Book Review: Letters to Eloise by Emily Williams

33977478Goodreads Description:

Receiving a hand written letter is something that always puts a smile on my face, no matter who the sender is.’ Flora Tierney.

When post-graduate student Flora falls unexpectedly pregnant during her final year studies she hits a huge predicament; continue a recent affair with her handsome but mysterious lecturer who dazzles her with love letters taken from the ancient tale of ‘Abelard and Heloise’, or chase after the past with her estranged first love?
But will either man be there to support her during the turmoil ahead?

‘Banish me, therefore, for ever from your heart’, Abelard to Heloise.

Letters to Eloise is the heart wrenching debut epistolary novel by Emily Williams; a love story of misunderstandings, loss, and betrayal but ultimately the incredible bond between mother and child.

Letters to Eloise is, hands-down, one of the best books I’ve read all year. Before rereading the Goodreads description I quoted above, I was thinking of how to describe the book and “heart-wrenching” was the first thing that came to mind. It was an intensely emotional read for me, I think because I have the great blessing of being a mother. In addition to the emotion, there are a few things that really struck me about the book:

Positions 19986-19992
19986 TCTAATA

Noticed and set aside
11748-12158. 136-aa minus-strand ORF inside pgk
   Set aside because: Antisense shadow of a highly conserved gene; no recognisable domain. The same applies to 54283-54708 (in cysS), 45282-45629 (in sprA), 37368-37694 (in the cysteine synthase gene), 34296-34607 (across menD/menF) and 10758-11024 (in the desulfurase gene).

1. Flora (notwithstanding her out-of-wedlock pregnancy) reminds me a great deal of St. Gianna Beretta Molla in her selfless giving on behalf of her child. The story is a true testament to the value and humanity of the unborn and the power of the bond a mother develops with the child growing in her womb. I don’t think Flora and I would have been friends, and that usually makes it hard for me to love a heroine, but in this case my ability to identify with Flora in her journey as a mother overshadowed everything else.
  2. The story is expertly set in the mid-1990s. So many aspects of the story just wouldn’t work in today’s world of instant communication. No cell phones, no text messaging, limited Internet usage – even reliance on the actual brick-and-mortar campus library! I marvel at the skill Williams demonstrates in having chosen the timing and format for the book and then in weaving the story together so believably. Truly brilliant!
  3. In contrast to some other reviewers, I was not surprised by the ending. HOWEVER – that did not in any way detract from my enjoyment of the book, and I don’t think the story was “predictable” in the ordinary sense of the word. Instead, I think it was truly human. Because we read from Flora’s point of view, her faults are not glossed over; she is aware of her mistakes and forgiving of others’, and we have the opportunity to watch her grow as a person.

All in all, this book was amazing. I highly recommend this one AND Emily’s next book, Rafferty Lincoln Loves…, which I had the great privilege to proofread for her. Check her out at http://emilywilliamsauthor.blogspot.com/.

Five stars!

*Many thanks to author Emily Williams for providing a free copy of the book in exchange for an honest review.

Professional Development – Copyediting Fiction

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A couple of weeks ago I participated in a webinar run by the Editorial Freelancers Association (EFA) on copyediting fiction. It was taught by Amy Schneider, who has been copyediting for over two decades. This was my first foray into editing-specific professional development, and I was pleased with the course. Amy described it as “a look over one editor’s shoulders,” which was right on target.